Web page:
It’s not a question of simple irony or voyeuristic wish fulfilment. Sangita’s quest is real, in the deepest sense of the word—sincere, unpretentious and completely without attitude. She explores what it means to be a ‘modern woman’—who has the world open to her—without guile, envy or self-pity. She’s well aware of the treatment of women in patriarchal society, but negotiates her own course through it.
This sense of easy openness to the good things of life radiates from Sangita’s images. The women she conjures up relish everything: the warmth of female friendship, the excitement of far-off places, the energy of sport, the thrill of performance, the pleasures of dressing up, the hedonism of parties, the joy of photographing women doing different things…
A mosaic of modern women
Sangita’s own work is a living testimony to what women can achieve. But in her own life, there are many things she wishes she had the power to change.
Creating a legacy
It is her art that keeps Sangita going. So looking at her sunny images while keeping in mind the reality of her life does complicate matters. Then again, when we do this, the experience is uplifting, rather than saddening. Perhaps because we’ve had a chance to feel something rare: an embodied sense of the radical potential of art. We see that art does matter. And that it has nothing to do with privilege or expensive material. Sangita’s own circumstances may not change overnight, but the agency she exercises so masterfully—her play on desire and aspiration, with all its inherent complexity—is something to be cherished and passed on. We wanted that to be at the core of her book.
Bringing It All Together
What we intuitively grasped as the basis of Sangita’s book turned out to be more of a struggle to achieve than we anticipated. Many of our artists are not familiar with the book form, nor have they set out to make a book. So when we collaborate with them, we work actively to create a viable form of the book, bringing in editorial and design elements that do justice to their story and art.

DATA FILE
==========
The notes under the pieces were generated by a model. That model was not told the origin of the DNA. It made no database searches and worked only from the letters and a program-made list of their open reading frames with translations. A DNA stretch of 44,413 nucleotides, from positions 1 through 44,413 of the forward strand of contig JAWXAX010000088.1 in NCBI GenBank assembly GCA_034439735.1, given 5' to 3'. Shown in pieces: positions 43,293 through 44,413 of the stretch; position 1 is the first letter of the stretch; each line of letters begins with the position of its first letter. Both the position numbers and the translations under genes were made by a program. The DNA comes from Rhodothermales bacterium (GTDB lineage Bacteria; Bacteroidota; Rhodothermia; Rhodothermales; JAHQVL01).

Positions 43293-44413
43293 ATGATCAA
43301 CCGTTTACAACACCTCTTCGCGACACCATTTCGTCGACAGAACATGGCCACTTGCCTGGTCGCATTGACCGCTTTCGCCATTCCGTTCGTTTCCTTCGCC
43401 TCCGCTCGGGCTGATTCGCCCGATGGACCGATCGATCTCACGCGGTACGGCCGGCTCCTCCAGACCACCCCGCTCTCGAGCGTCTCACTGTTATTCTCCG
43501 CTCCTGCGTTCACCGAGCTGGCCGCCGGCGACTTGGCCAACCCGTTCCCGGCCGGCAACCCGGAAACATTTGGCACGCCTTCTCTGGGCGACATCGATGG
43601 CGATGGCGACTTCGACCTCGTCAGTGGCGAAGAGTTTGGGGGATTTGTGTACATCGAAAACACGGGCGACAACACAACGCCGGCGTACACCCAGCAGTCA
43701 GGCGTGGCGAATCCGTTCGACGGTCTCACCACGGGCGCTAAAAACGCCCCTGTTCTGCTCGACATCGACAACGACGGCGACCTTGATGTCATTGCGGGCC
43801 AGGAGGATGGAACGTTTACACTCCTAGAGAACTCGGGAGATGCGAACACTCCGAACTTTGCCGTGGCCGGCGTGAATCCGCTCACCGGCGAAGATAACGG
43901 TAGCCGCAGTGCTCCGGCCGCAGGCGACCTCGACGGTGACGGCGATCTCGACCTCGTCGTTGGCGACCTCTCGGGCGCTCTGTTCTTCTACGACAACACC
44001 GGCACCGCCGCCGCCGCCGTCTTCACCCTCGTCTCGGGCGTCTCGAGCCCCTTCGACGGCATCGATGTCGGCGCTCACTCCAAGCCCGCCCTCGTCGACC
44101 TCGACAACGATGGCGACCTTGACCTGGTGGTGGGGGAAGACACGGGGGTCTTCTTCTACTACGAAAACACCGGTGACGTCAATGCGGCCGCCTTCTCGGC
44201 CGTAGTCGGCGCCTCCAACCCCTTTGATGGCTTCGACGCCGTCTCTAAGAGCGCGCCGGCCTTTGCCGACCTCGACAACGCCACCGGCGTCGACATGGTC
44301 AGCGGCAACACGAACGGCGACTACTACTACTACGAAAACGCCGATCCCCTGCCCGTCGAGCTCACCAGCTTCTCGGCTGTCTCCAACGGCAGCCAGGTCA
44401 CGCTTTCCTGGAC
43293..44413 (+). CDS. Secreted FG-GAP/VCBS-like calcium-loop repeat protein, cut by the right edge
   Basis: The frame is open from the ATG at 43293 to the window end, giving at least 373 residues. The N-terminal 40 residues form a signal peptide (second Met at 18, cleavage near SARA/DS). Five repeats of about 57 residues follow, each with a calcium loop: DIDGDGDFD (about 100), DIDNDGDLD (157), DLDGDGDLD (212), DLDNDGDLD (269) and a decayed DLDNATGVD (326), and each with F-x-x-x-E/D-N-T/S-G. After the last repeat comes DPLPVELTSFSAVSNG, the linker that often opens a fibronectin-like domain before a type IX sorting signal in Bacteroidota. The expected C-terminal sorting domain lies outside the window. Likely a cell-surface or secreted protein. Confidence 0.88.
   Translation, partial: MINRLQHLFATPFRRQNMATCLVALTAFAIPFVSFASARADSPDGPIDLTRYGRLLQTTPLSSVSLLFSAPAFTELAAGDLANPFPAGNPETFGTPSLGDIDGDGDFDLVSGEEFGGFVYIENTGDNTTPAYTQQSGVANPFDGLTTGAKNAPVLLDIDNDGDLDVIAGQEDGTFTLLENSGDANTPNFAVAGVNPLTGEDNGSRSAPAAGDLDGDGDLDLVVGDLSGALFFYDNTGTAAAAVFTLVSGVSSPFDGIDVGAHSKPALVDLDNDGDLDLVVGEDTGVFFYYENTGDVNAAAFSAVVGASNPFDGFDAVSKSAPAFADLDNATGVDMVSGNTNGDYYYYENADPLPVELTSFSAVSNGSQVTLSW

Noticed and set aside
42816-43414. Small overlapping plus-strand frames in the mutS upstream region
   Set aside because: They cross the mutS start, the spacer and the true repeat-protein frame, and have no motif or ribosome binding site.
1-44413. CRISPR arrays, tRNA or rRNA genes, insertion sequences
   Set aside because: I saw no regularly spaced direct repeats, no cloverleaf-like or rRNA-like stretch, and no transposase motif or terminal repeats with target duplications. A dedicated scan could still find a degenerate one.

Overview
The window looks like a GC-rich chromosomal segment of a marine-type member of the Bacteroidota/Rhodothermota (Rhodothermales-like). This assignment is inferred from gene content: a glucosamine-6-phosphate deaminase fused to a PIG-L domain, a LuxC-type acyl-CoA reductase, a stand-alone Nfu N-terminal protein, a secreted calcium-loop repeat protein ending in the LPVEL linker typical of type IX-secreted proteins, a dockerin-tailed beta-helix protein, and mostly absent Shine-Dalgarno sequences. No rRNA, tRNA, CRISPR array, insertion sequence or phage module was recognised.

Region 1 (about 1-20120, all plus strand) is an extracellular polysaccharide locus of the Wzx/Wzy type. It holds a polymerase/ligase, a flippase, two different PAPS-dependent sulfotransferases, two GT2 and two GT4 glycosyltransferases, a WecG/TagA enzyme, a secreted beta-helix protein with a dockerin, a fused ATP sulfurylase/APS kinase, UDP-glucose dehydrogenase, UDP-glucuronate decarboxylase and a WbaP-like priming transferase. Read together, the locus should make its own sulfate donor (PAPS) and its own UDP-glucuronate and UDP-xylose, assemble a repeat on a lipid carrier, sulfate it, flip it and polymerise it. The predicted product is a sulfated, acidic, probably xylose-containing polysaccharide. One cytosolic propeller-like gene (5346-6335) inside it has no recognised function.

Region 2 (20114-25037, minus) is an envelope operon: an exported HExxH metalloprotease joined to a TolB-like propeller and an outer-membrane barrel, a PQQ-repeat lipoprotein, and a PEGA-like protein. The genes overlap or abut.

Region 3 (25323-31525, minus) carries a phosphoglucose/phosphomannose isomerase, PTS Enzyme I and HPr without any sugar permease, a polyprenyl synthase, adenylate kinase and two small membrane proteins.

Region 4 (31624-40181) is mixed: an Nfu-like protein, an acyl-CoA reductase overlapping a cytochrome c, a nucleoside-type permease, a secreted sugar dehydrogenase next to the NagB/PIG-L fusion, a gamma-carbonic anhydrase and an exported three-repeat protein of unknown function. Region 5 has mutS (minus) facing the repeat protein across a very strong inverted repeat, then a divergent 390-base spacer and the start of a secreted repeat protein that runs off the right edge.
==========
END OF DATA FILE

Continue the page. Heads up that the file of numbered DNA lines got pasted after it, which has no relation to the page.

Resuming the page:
We began with stacks of black and white drawings, pen and ink on ordinary white paper. We loved the eccentric characters, the confident lines, the whacky details, and the potentially infinite stories.
Black and white original
We also heard an account of Sangita’s story. Then we saw her photo, and the contrast between her conventional appearance and the outrageous women she created was astonishing, to say the least.
Clearly, we needed to talk to her at length. So one of our designers arranged to meet Sangita, prepared with questions on her life, imagination, ideas, influences, hopes… the oral interview was in Gujarati. Sangita was thoughtful and articulate, and we transcribed and translated her words into English.
But then the question of how to bring the two strands—her art and her life—together as a narrative posed a challenge, both editorially and design wise. Initially, we played with the idea of a fashion magazine format: it seemed a fun way to frame Sangita’s modish women, with their extravagant appearance and high-flying activities. Perhaps her views could appear in the form of a long interview inserted into the book. So the images and text would essentially be separate.